Which one of you fucks was it recommended About Schmidt to me? That was...so bad. I am not even going to talk about that contrived chunk of rubbish, there was almost nothing in it worth seeing. How do you make a movie like that and then convince the world it is somehow stimulating? Every joke was fucking ordered from Acme Generic Jokes, Inc. Every plot twist was inevitable, and all the gimmicks? The 2 minutes floundering in a water bed? The "oh-look-its-funny-cuz-he-has-a-kink-in-his-neck-and-cant-keep-his-head-straight?" Followed by its sister, then "oh-look-he-took-too-much-medication-and-now-its-like-hes-high" coupled with their bastard lovechild "hes-at-a-formal-ocassion-acting-like-an-ass". The naked old lady? I mean its like American Pie for old retards. And if you dare tell me I just didnt understand it I will come back and hit you. Jack Nicholson is dead to me.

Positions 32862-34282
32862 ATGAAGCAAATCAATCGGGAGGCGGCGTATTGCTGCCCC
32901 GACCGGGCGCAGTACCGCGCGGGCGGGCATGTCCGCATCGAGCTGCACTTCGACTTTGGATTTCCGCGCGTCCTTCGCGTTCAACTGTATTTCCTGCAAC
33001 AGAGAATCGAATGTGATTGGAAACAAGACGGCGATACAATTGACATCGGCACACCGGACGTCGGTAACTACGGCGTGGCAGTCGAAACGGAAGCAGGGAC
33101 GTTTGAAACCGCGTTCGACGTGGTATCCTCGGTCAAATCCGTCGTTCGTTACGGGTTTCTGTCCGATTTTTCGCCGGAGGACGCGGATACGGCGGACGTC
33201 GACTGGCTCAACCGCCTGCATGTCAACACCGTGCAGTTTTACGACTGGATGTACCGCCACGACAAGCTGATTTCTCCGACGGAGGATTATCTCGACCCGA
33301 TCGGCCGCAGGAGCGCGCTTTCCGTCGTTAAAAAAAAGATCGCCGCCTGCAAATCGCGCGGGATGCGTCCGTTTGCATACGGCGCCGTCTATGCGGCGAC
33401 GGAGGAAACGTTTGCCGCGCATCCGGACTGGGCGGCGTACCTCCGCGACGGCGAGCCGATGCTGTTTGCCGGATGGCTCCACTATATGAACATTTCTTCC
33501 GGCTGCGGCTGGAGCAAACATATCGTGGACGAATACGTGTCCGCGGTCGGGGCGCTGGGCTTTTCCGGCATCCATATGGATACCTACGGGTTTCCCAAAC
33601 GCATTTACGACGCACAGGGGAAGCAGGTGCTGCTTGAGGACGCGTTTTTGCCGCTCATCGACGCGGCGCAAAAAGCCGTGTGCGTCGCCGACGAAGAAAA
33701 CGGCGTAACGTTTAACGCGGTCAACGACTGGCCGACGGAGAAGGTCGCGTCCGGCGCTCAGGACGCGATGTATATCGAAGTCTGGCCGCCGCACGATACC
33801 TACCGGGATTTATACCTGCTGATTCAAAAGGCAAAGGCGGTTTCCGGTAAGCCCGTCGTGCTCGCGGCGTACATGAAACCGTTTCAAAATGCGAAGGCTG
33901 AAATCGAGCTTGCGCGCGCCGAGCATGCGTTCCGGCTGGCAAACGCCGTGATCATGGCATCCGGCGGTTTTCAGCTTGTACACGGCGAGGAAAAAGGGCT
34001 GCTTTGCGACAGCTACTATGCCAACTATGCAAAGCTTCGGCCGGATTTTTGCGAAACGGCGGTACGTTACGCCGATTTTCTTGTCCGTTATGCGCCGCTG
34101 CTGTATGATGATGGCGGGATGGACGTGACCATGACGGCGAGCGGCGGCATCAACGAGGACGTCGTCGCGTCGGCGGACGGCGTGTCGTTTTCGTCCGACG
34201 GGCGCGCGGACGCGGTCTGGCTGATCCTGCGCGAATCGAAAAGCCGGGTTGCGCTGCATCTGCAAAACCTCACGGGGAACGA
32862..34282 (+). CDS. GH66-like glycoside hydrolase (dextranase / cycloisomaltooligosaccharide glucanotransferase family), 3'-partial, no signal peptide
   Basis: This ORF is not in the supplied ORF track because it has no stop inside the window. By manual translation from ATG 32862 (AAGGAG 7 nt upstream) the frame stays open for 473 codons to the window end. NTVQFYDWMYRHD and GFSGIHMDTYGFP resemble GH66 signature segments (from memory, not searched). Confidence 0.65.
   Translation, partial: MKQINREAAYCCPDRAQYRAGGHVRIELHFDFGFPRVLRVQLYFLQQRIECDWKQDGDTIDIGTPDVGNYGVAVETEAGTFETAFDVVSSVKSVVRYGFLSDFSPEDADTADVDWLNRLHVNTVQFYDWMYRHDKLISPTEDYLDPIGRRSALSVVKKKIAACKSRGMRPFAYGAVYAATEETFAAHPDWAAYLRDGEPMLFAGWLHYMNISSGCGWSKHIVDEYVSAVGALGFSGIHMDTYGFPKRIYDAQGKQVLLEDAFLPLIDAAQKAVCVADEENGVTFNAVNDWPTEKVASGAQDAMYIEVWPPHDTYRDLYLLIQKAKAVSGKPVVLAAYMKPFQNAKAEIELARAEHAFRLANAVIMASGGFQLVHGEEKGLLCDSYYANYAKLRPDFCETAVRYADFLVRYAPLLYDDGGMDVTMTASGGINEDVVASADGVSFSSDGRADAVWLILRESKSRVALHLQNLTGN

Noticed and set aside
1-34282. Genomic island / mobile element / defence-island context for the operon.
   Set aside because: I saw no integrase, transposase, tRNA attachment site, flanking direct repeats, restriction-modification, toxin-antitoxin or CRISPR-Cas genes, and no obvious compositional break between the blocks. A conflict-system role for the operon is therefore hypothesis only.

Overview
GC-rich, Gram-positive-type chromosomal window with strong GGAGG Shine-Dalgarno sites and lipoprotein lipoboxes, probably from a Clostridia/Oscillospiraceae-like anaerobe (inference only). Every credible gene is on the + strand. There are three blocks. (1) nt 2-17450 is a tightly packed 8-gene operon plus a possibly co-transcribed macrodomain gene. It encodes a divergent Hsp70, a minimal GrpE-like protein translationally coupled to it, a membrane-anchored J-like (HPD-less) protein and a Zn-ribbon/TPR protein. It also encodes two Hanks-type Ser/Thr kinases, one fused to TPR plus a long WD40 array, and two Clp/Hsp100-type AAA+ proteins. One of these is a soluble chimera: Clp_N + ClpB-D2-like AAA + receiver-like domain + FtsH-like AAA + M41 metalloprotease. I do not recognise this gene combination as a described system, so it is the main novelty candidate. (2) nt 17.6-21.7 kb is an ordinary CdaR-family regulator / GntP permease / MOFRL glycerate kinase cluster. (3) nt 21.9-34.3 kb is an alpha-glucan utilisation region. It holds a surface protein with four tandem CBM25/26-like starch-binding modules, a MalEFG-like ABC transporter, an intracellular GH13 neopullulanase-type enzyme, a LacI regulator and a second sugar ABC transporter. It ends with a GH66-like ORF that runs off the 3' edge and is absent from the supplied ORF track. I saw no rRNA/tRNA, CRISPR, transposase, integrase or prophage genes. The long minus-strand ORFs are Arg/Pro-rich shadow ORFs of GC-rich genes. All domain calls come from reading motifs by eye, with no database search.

Okay, now I have Japanese Homework to do. Sigh.